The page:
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What is Achilles Tendonitis

What is Achilles tendonitis? If you are an athlete, you already know Achilles tendonitis strikes at the back of the calf right above the heel and can cause immense aches and pain with every step.

For those who aren't athletes, you likely still have questions regarding Achilles tendonitis. In short, it is a highly debilitating condition that can hamstring an athlete for extended periods.

The Runner's Weakness

According to legend, Achilles was a great warrior, with a single weakness being his Achilles tendon, which ultimately is cut and leads to his defeat. In reality, Achilles tendonitis is caused by overusing the Achilles tendon, a band of tissue connecting the calf muscle at the back of your leg to the heel bone.

Achilles tendonitis usually occurs among runners or older individuals who infrequently play sports, such as tennis or basketball, once a week or once a month. The excessive and sudden overuse of the Achilles tendon during these activities can cause the debilitating condition known as Achilles tendonitis.


The most common symptom of Achilles tendonitis is pain and mild ache in the back of the leg. More severe symptoms are intense pain and trouble walking. If the pain is too severe to function, you may have torn the Achilles tendon and should seek out a medical professional immediately.

Most at Risk

Despite being most common in athletes, Achilles tendonitis can afflict anyone who overuses their Achilles tendon, and the risk can vary from person to person. You can develop Achilles tendonitis if you work in a field with sporadic running or sprinting periods.

Achilles Tendonitis Treatments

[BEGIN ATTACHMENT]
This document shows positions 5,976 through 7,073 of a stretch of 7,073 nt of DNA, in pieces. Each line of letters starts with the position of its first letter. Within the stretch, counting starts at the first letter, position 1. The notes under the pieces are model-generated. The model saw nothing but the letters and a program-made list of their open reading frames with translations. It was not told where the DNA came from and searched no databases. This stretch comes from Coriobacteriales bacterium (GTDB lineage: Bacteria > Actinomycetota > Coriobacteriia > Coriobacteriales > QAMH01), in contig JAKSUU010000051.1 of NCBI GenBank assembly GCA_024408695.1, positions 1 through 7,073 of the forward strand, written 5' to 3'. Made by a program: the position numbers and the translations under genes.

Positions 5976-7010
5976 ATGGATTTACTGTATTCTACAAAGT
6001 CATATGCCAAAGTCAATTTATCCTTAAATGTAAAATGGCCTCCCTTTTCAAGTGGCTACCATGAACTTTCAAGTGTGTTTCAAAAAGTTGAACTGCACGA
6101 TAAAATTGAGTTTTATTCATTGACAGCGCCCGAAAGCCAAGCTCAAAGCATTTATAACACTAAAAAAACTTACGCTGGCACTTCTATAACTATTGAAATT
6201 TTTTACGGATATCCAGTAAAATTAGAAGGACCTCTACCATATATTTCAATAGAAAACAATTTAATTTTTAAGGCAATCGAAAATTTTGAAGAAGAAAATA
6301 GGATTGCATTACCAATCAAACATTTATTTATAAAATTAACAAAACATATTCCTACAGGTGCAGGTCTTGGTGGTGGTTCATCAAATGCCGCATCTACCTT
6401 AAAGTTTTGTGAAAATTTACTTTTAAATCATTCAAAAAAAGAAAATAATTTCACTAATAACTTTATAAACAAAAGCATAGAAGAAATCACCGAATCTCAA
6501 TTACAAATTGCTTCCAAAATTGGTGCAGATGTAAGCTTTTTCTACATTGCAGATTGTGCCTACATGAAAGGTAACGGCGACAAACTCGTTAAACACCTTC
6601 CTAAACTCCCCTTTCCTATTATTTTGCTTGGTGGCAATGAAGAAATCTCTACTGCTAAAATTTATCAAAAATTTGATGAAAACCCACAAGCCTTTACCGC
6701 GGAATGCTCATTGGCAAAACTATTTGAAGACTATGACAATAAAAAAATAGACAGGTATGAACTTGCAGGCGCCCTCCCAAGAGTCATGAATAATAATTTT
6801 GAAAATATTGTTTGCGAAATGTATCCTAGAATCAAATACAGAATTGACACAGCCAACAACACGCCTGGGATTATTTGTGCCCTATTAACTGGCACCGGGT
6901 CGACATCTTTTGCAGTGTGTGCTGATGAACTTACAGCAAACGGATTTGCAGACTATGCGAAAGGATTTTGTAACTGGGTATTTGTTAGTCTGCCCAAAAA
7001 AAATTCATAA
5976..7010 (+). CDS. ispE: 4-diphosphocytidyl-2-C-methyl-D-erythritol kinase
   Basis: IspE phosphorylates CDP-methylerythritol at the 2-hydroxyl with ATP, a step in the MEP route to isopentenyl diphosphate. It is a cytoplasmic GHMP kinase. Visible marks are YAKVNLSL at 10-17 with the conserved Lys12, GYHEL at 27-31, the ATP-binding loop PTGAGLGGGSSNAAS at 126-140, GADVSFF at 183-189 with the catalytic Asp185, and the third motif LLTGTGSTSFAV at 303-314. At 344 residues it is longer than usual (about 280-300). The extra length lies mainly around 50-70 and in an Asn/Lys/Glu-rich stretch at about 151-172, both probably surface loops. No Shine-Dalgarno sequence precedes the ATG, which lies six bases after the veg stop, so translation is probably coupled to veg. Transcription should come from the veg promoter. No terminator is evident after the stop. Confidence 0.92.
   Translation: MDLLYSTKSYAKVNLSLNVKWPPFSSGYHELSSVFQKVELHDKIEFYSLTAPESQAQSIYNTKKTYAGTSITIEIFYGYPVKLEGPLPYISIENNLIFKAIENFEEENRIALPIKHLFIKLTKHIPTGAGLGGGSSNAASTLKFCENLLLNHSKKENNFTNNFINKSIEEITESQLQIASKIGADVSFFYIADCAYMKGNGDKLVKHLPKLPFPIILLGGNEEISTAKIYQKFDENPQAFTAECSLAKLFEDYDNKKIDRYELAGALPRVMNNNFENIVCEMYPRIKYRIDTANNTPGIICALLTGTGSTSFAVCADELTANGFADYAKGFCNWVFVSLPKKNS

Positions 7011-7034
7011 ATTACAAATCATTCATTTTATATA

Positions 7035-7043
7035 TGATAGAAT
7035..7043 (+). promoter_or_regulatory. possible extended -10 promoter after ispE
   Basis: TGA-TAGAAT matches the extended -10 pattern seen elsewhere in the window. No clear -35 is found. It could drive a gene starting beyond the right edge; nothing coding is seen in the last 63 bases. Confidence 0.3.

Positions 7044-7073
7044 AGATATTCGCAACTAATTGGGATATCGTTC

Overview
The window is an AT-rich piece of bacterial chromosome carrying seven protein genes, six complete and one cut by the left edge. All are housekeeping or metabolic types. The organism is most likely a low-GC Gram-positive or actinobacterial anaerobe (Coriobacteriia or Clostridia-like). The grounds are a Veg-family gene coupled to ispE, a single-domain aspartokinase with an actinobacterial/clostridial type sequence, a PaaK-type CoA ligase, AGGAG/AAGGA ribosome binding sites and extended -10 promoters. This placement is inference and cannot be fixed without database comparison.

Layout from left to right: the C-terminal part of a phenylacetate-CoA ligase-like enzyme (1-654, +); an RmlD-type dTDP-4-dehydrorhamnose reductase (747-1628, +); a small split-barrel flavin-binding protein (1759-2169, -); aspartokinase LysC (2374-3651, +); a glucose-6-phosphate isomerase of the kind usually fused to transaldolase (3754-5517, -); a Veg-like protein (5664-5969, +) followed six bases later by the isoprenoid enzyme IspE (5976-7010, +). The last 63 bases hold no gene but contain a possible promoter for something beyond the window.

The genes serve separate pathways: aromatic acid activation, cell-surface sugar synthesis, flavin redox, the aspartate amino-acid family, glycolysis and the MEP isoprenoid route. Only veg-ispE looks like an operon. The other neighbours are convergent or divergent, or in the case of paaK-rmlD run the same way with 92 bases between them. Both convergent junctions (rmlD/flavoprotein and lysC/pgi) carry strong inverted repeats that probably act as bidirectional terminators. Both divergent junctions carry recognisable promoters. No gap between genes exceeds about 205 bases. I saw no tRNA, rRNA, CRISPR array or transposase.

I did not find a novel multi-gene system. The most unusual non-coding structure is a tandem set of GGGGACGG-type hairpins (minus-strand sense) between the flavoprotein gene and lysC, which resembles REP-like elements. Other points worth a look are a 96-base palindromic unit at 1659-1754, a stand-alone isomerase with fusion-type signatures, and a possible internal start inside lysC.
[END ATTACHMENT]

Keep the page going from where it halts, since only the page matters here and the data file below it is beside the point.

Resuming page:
If you ask what Achilles tendonitis is treated by, the answer is simple. You can solve most mild forms of Achilles tendonitis by resting the Achilles tendon and getting check-ups with a Chiropodist. More severe Achilles tendon damage, such as a rupture, requires immediate medical attention and could need surgery.

Mending a Rupture

Sadly, there is no easy way to handle an Achilles rupture, and most will require surgery. But what is Achilles tendonitis surgery like when the tendon has ruptured?

Patients can do most tendon surgery in several methods, but each process differs from person to person. If you are concerned about potentially harming your Achilles tendon, you should reach out to a qualified Chiropodist such as those at Qureshy Foot and Orthotic Clinic.

The Chiropodists at QFC are experts at diagnosing and treating heel-related pain, including Achilles tendonitis. Treatment for Achilles tendonitis is serious, and you should always trust a Chiropodist group who has your interests at heart.

Your first visit will consist of assessing your foot and general health to find the underlying cause of your heel pain. Next, the Chiropodist will walk you through the necessary steps of recovery.

Don't think we've quite answered the question of "What is Achilles tendonitis?" Contact the experts at QFC, who are more than happy to answer any questions.

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